Showtime Networks is expected to argue that the band did not coin the word, a portmanteau of California and fornication. It first appeared in print in Time Magazine in 1972, in an article called The Great Wild Californicated West.Couldn't happen to nicer hypocrites, not least when you recall Tom Petty's assertions of musical plagiarism against them.
Time reporter Sandra Burton wrote: "Legislators, scientists and citizens are now openly concerned about the threat of 'Californication' - the haphazard, mindless development that has already gobbled up most of Southern California."
Kim Walker, head of intellectual property at Pinsent Masons, the law firm behind OUT-LAW.COM, said the band should have registered Californication as a trademark. Instead, the only trademark application was filed in April in the US, by Showtime Networks. The mark has not yet been registered.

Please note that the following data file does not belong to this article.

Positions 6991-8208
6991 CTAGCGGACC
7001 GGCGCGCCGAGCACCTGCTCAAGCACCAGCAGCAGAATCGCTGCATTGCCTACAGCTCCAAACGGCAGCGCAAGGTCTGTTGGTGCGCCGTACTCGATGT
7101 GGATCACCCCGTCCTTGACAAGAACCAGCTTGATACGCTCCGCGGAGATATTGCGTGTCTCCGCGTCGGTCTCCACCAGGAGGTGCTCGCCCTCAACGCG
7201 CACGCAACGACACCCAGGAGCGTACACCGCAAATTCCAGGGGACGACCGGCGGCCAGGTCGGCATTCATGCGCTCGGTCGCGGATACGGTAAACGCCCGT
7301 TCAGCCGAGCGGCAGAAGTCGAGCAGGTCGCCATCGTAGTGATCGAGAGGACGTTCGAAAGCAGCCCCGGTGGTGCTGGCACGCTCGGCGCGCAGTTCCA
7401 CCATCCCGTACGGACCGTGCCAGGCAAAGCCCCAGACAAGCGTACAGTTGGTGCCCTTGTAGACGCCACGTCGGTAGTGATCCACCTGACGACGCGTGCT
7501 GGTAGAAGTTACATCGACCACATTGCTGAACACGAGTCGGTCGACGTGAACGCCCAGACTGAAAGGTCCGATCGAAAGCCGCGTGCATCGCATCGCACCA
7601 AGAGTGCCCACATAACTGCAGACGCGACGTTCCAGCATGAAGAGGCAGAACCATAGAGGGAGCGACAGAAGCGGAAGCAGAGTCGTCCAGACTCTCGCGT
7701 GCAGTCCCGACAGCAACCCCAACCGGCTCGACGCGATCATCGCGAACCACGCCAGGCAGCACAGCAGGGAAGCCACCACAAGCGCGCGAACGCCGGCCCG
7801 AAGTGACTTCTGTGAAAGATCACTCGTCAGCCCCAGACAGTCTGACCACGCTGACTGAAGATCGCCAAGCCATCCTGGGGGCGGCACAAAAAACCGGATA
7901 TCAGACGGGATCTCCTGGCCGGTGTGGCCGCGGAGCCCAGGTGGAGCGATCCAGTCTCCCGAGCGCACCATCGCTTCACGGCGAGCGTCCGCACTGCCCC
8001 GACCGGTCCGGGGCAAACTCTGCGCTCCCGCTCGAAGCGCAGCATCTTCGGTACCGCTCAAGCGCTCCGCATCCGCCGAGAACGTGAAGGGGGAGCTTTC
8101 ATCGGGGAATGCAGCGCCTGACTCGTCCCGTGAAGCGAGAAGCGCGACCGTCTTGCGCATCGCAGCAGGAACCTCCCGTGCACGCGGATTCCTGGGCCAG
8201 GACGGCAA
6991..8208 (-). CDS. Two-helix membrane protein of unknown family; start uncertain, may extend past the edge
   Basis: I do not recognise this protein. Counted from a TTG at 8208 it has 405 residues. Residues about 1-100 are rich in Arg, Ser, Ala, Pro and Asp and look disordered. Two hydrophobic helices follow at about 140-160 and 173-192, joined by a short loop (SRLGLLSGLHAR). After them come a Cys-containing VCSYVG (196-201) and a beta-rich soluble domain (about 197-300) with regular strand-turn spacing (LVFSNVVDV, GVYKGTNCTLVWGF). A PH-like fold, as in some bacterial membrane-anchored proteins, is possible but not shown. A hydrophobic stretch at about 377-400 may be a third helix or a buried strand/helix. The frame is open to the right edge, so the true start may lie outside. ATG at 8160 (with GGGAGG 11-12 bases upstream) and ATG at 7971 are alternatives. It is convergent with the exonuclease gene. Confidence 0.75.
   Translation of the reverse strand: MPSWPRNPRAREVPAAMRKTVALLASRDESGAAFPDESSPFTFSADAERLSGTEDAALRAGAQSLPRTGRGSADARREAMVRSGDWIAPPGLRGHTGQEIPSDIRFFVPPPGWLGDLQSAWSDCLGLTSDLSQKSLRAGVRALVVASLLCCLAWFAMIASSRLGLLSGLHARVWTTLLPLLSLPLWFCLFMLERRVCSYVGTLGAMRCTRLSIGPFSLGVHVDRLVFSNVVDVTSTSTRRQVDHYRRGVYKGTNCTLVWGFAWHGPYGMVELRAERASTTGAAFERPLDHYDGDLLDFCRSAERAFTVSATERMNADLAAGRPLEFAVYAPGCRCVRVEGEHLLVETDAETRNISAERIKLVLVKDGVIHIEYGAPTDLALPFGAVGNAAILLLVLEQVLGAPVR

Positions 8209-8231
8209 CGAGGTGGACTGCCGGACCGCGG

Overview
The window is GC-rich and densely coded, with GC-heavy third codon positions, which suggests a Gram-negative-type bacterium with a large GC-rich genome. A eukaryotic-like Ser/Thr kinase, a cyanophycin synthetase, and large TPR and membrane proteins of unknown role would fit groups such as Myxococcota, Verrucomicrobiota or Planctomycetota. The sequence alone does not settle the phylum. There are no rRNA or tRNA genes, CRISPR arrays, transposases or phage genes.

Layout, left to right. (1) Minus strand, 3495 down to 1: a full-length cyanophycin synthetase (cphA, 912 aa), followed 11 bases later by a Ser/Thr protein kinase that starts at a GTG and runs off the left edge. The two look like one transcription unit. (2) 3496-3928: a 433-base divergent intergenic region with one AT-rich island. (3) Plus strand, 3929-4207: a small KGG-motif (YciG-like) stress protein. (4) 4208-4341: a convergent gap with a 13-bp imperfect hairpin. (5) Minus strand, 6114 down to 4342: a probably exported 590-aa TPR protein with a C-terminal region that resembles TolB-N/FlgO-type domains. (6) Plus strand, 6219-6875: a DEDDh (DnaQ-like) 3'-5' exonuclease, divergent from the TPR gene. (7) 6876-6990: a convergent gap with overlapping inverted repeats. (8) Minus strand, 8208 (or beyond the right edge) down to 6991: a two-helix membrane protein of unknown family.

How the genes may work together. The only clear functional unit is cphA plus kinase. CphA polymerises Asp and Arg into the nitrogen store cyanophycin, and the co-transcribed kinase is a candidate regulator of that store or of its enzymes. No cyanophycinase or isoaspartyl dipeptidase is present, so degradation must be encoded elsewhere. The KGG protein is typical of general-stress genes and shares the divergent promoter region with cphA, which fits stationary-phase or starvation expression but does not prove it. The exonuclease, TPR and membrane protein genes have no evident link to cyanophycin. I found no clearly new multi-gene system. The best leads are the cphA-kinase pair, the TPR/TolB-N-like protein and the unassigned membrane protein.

"Successful songs, albums and movies can become brands in themselves. What's really surprising is how few songs and albums are properly protected," said Walker. "The Chili Peppers could almost certainly have registered a trademark for 'Californication', notwithstanding Time's article. They made the word famous, but it doesn't automatically follow that they can stop its use in a TV show.
"If they had registered the title as a trademark covering entertainment services, I very much doubt we'd have seen a lawsuit. The TV show would have been called something else," he said. "As it is, the band faces an uphill struggle."
Thursday, November 22, 2007
Red Hot Chili Peppers likely to lose to cannier Showtime?
The Red Hot Chili Peppers recently launched a lawsuit against Showtime's show "Californication" claiming that they had lifted the title, a character name and some dialogue. The Register notes some possible icebergs on the horizon: